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How to challenge discrimination when renting with children

Who this guide is for

Our guide is for families with children looking for a private rented home.

Anyone can challenge discrimination by letting agents.

It could be discrimination if you're refused a viewing or offer of a private rented home just because you have children.

Women are more likely to live with children than men are. So restrictions on renting to families with children are likely to be indirect discrimination under the Equality Act 2010.

If you're dealing directly with a landlord, you cannot always challenge discrimination in the same way. This is because private landlords are not regulated in the same way as agents.

What counts as a 'no kids' rental policy?

A 'no kids' policy is when an agent refuses to rent you a property that is suitable and affordable, just because you have children.

Policies might not be formal or written down. They could include when agents:

  • say it's the landlord's choice not to rent to families

  • advertise properties as 'couples only' or 'children not accepted'

  • refuse a viewing or tenancy offer when they find out you have children

Before you complain

You need to show that:

  • you can afford the rent

  • the property is a suitable size for your family

Agents will also check you can meet upfront costs, such as a deposit.

1. Show you can afford the rent

Answer questions about your income honestly. Explain how you can pay the rent. For example, through wages, benefits or child maintenance.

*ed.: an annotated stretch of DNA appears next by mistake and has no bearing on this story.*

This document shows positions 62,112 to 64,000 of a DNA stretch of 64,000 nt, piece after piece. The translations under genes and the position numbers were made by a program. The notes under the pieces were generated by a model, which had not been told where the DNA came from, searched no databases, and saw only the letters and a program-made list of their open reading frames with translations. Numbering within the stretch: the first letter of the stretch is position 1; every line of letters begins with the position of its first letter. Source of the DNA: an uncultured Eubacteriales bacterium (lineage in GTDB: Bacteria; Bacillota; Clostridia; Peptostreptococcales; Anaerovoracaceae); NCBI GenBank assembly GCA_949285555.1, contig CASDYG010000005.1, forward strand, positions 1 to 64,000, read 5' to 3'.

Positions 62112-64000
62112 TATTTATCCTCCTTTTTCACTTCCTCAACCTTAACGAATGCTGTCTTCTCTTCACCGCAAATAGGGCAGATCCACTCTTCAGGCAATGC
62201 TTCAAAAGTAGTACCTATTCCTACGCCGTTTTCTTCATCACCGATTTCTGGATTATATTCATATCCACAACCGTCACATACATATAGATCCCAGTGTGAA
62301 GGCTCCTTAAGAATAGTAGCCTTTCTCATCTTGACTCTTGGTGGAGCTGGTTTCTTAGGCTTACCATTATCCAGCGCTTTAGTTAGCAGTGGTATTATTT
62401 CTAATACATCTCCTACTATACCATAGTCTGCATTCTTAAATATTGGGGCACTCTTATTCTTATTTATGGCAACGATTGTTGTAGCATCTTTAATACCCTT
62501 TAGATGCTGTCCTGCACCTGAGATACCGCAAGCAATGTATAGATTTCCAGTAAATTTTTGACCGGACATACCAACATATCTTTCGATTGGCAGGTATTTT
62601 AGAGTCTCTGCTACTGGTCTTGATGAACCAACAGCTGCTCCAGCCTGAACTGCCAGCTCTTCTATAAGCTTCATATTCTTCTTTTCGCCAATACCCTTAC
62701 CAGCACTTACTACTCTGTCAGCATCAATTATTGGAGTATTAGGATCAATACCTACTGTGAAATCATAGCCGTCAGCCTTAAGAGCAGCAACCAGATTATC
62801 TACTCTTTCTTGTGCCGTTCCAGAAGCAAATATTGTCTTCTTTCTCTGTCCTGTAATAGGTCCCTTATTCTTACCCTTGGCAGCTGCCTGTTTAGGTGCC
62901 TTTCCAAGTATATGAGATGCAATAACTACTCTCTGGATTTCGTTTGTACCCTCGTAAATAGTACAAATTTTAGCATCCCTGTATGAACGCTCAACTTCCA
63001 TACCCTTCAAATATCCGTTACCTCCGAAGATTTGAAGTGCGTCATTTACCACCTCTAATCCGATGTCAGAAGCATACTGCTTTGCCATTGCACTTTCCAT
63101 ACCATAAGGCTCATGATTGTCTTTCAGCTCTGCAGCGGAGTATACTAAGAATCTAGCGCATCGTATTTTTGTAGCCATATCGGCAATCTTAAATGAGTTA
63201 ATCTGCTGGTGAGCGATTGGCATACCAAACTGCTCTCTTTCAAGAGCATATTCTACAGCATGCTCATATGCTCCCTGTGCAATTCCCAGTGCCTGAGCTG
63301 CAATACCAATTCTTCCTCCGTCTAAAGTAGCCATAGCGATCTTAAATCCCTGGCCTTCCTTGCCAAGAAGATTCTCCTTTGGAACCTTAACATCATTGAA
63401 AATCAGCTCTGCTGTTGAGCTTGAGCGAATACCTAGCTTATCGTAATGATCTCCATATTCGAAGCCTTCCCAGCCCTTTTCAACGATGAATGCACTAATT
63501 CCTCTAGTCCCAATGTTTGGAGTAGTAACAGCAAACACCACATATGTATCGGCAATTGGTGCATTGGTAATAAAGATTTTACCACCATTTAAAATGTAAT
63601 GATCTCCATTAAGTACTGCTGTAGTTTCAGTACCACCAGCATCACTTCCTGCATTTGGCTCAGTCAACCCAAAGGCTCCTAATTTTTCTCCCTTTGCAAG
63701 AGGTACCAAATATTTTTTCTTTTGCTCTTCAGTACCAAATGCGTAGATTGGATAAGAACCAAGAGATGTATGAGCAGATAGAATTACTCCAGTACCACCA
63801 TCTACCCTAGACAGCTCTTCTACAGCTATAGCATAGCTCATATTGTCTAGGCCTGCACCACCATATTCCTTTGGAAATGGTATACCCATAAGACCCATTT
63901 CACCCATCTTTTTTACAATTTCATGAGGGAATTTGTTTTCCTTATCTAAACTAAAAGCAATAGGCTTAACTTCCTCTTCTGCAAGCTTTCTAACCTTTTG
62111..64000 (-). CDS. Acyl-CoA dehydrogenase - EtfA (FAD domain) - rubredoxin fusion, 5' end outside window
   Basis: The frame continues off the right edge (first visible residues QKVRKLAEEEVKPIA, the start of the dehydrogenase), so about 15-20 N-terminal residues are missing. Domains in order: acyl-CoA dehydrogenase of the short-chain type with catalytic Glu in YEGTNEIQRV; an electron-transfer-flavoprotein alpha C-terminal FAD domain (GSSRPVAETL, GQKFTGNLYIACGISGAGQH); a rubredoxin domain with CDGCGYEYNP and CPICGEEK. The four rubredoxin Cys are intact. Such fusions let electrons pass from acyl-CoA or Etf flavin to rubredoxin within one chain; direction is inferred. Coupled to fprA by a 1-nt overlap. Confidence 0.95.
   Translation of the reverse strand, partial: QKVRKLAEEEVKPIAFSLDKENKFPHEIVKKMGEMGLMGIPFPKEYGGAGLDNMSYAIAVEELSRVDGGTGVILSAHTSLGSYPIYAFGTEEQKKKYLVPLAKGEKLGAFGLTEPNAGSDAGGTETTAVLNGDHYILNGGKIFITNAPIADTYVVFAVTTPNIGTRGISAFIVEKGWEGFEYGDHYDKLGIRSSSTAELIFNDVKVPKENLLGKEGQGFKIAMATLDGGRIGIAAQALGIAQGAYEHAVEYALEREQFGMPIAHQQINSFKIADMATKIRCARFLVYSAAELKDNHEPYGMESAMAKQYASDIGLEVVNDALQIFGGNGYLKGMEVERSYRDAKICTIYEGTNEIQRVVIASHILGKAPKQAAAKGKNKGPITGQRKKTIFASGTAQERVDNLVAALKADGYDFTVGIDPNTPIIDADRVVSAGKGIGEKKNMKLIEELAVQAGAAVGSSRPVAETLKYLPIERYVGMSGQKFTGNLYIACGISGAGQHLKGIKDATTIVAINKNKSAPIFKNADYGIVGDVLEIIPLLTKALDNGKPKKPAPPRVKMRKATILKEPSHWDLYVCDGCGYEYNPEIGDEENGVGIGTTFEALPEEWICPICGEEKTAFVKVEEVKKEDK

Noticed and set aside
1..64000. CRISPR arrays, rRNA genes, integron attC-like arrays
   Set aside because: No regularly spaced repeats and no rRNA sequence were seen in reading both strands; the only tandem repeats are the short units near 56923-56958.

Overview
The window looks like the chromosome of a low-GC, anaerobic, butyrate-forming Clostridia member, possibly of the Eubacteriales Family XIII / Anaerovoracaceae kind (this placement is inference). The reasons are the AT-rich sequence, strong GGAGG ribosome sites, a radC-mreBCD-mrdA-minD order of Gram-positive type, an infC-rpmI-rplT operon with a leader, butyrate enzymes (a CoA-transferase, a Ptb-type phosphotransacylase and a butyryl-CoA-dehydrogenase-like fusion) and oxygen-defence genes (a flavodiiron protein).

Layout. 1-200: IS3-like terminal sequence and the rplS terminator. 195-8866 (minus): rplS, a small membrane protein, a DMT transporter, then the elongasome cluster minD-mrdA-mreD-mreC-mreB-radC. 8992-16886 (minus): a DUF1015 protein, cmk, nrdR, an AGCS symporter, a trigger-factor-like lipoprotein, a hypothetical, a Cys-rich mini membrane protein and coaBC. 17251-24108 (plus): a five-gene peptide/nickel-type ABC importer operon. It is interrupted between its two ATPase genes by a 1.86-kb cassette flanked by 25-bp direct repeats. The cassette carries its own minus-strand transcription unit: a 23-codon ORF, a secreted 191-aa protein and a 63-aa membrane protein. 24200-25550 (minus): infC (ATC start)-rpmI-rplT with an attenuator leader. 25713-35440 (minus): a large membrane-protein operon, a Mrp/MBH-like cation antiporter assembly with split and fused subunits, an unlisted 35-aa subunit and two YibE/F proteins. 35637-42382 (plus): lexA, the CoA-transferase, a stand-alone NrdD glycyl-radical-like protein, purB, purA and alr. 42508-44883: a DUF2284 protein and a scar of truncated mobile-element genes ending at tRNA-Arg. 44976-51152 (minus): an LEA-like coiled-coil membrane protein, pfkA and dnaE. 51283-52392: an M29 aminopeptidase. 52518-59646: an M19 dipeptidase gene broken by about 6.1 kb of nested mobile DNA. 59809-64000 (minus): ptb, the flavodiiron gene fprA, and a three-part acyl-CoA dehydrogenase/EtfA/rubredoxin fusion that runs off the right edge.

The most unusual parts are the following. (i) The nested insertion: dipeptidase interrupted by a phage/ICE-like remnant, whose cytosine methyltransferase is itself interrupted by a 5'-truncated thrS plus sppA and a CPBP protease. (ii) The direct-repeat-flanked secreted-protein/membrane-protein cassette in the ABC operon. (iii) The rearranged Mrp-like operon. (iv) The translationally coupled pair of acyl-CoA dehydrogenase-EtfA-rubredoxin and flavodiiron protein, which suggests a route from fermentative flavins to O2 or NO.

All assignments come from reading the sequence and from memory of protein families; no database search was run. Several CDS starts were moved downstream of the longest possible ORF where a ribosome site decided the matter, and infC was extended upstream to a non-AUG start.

Offer 2 months' rent in advance, references and bank statements if you can.

Ask for a credit check to be waived if you can afford the rent but have a poor credit rating.

It can help to have a guarantor but it's not a legal requirement.

Affordability, referencing or credit checks should not be needed just for a viewing. Letting agents cannot charge fees for these checks.

2. Check the property is a suitable size

Check how many bedrooms you can claim for if you get universal credit or housing benefit.

The age, sex and number of people in your household affects your local housing allowance (LHA) rate.

Check the rules on overcrowding. As long as the property would not be legally overcrowded, the agent cannot say the property is too small for your family.

When to complain

A complaint will not always work but it gives the agent a chance to put things right.

Some agents respond better to a friendly email than a more formal complaint.

Last updated: 13 September 2022

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